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New Jersey’s rail trails provide unique outdoor experiences

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New Jersey’s rail trails provide unique outdoor experiences

By Michele S. Byers

Back in the heyday of New Jersey’s railroads in the 1800s, train lines transported everything from iron ore to peaches to oysters.

The era of motor vehicles and highways eventually doomed many rail enterprises in this state we’re in. Fortunately, many old rail lines have been repurposed as pedestrian and bicycle paths. They are known as “rail trails.”

Rail trails are not unique to New Jersey; they are found all over the country. In 1965, the Elroy-Sparta State Trail in Wisconsin became the first abandoned rail corridor in the United States to be converted into a trail.

Today the United States has more than 2,000 rail trails stretching across nearly 25,000 miles. The longest, at 240 miles, is the Katy Trail in Missouri. The most famous may be the High Line Trail in New York City.

According to the Rails to Trails Conservancy, a nonprofit group working to create a national network of rail trails, New Jersey has 52 rail trails totaling 329 miles. There are 20 projects in the works to create another 175 miles of rail trails.

Here are some of New Jersey’s top rail trails:

• Henry Hudson Trail, Monmouth County – Using old rights-of-way from the Monmouth County Agricultural Railroad and the Atlantic Highlands Railroad, the Henry Hudson Trail stretches 22.5 miles in two sections. The north section runs from Matawan to Atlantic Highlands, while the south section goes from Matawan to Freehold. Some trail sections are wooded and shady, while others pass through open fields and across brooks and streams.

• Sandy Hook Multi-Use Pathway, Monmouth County – Not far from the Henry Hudson Trail is the multi-use pathway, which spans the length of the Sandy Hook peninsula. The trail offers scenic views of the ocean, as well as shady sections through maritime forest. A bird observatory and wildlife observation decks along the way allow you to take in the natural surroundings.

• Edgar Felix Memorial Bikeway, Monmouth County – Built on the former roadbed of the Farmingdale & Squan Village Railroad and the Freehold & Jamesburg Agricultural Railroad, the 5.4-mile Edgar Felix Bikeway connects the beach town of Manasquan with Allaire State Park in Wall Township. In 2006, the trail became the first dedicated segment of the 55-mile Capital to Coast multi-use trail that will span New Jersey.

• Barnegat Branch Trail, Ocean County – Now 11.7 miles in length, this trail will eventually travel 16 miles from Barnegat Township to Toms River along the rail bed of the Central Railroad of New Jersey’s Barnegat Branch Line, which ran for almost a century starting in 1879. Currently, three disconnected segments of trail have been completed through the sandy soils of the Pine Barrens.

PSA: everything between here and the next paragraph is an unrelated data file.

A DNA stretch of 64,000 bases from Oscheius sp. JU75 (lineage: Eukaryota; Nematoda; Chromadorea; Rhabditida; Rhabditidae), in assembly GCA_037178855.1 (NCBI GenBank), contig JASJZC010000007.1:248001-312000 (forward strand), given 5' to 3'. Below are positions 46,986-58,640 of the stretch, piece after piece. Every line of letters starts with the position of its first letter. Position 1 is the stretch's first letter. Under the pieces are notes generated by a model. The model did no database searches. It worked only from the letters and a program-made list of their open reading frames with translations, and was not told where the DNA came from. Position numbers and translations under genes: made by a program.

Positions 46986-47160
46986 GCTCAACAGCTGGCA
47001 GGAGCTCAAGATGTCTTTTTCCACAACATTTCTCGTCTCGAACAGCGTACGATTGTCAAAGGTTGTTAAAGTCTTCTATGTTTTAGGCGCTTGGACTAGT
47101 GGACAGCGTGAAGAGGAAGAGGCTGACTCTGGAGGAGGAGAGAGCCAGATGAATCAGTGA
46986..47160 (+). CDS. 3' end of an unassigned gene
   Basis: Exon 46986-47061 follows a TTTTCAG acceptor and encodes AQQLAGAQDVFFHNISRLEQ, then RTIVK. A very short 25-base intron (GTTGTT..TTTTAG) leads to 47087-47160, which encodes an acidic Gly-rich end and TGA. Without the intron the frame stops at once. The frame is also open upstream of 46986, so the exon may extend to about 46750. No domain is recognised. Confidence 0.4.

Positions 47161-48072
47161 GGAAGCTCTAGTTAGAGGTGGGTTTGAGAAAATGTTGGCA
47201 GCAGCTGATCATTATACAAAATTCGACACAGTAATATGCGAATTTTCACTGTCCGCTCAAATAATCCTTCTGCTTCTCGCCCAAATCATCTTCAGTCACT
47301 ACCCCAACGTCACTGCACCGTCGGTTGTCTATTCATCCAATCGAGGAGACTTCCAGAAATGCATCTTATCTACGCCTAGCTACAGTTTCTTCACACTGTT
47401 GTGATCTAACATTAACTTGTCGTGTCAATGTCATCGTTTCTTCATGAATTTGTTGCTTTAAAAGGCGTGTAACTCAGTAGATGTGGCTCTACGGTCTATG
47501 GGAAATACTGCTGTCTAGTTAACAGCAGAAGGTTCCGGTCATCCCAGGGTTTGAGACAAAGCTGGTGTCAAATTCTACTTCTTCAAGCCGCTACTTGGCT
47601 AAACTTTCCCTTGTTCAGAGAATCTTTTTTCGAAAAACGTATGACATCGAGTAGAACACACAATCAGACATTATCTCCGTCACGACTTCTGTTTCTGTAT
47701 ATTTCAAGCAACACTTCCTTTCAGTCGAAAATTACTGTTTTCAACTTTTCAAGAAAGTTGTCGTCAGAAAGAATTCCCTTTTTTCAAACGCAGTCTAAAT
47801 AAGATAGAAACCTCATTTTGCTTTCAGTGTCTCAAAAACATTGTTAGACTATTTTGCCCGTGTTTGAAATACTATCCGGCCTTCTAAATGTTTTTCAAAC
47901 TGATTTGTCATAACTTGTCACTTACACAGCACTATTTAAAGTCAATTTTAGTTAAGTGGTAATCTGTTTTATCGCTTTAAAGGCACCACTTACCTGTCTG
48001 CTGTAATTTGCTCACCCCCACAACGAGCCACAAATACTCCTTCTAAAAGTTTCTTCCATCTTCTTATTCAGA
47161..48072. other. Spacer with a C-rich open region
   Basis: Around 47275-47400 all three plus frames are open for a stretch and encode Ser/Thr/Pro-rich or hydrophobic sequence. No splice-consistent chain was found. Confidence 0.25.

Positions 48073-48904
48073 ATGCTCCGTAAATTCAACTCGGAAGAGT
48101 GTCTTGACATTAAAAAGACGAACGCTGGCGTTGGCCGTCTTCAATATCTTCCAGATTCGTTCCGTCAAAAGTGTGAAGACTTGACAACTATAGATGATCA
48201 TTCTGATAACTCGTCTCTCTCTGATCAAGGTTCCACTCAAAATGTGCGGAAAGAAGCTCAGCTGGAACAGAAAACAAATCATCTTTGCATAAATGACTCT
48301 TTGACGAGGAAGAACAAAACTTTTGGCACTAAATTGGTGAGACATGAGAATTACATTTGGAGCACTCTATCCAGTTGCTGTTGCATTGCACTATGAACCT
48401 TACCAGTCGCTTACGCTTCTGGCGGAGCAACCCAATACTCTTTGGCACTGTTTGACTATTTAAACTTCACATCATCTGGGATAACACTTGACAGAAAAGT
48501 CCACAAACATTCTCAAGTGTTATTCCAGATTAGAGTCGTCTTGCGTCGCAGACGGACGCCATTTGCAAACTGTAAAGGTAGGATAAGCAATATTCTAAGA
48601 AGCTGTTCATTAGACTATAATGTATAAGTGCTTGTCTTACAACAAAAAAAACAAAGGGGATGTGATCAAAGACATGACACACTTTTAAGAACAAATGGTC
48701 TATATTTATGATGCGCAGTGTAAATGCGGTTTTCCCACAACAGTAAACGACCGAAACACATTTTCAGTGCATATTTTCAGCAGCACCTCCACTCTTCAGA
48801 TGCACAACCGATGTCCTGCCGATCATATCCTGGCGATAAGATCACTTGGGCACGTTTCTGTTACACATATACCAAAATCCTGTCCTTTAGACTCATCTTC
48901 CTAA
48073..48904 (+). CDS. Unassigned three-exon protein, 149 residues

• Middlesex Greenway Trail, Middlesex County – The Middlesex Greenway is a 3.5-mile rail trail following the route of the Lehigh Valley Railroad. Connected to several parks in the area, the trail weaves through Woodbridge, Metuchen and Edison and helps tie the communities together. Plans call for extending the trail to Somerset County in one direction and the Perth Amboy waterfront in the other. The trail is a link in the East Coast Greenway, which runs from Maine to Florida.

• D&R Canal State Park Trail, Hunterdon, Mercer and Somerset counties – Often referred to as the D&R Canal, this trail follows the route of the former Belvidere Delaware Railroad. Bicyclists and hikers enjoy the towpath of the canal, which was built in the early 1830s as a transportation corridor between Philadelphia and New York. Along the 68-mile route you will find 19th century bridges, remnants of locks and cobblestone spillways.

• Paulinskill Valley Trail, Sussex and Warren counties – This 27-mile trail is built on the route of the former New York, Susquehanna & Western Railway and has scenic views of northwestern New Jersey. Depending on the season, visitors may share the Paulinskill Valley Trail with hikers, equestrians, bicyclists, cross-country skiers or even dog sled teams.

• Sussex Branch Trail, Sussex County – The 20-mile Sussex Branch Trail got its start in the late 1840s as the narrow-gauge, mule-drawn Sussex Mine Railroad whose primary purpose was hauling iron ore from the mines to the Morris Canal. The trail mostly crosses woodlands, but also travels through the outskirts of Newton and along a stretch of road.

• Columbia Trail, Hunterdon and Morris counties – This 15-mile trail follows the route of the old Jersey Central Railroad line from High Bridge to Washington Township. The trail features magnificent scenery, including the Ken Lockwood Gorge, a boulder-strewn ravine where the South Branch of the Raritan River flows between steep, wooded hills.

• Middle Township Bike Path, Cape May County – This trail runs for nearly 9 miles between Cape May County Park and the community of Whitesboro, following the former route of the Cape May Seashore Line. Along the way, hikers and bikers can stop at the park’s zoo, Atlantic Cape Community College, Davies Sports Complex and the 4-H Fairgrounds.

• Pleasantville to Somers Point Bike Path, Atlantic County – This 8.2-mile rail trail connects the towns of Somers Point, Linwood, Northfield and Pleasantville. Most of the trail travels through residential neighborhoods, with schools, parks and playing fields in between. A few short, wooded sections provide a change of scenery.

Enjoy hiking or biking on a rail trail! To find out more, go to https://www.railstotrails.org/ and click on New Jersey.

Michele S. Byers is the executive director of the New Jersey Conservation Foundation, Far Hills. She may be reached at info@njconservation.org

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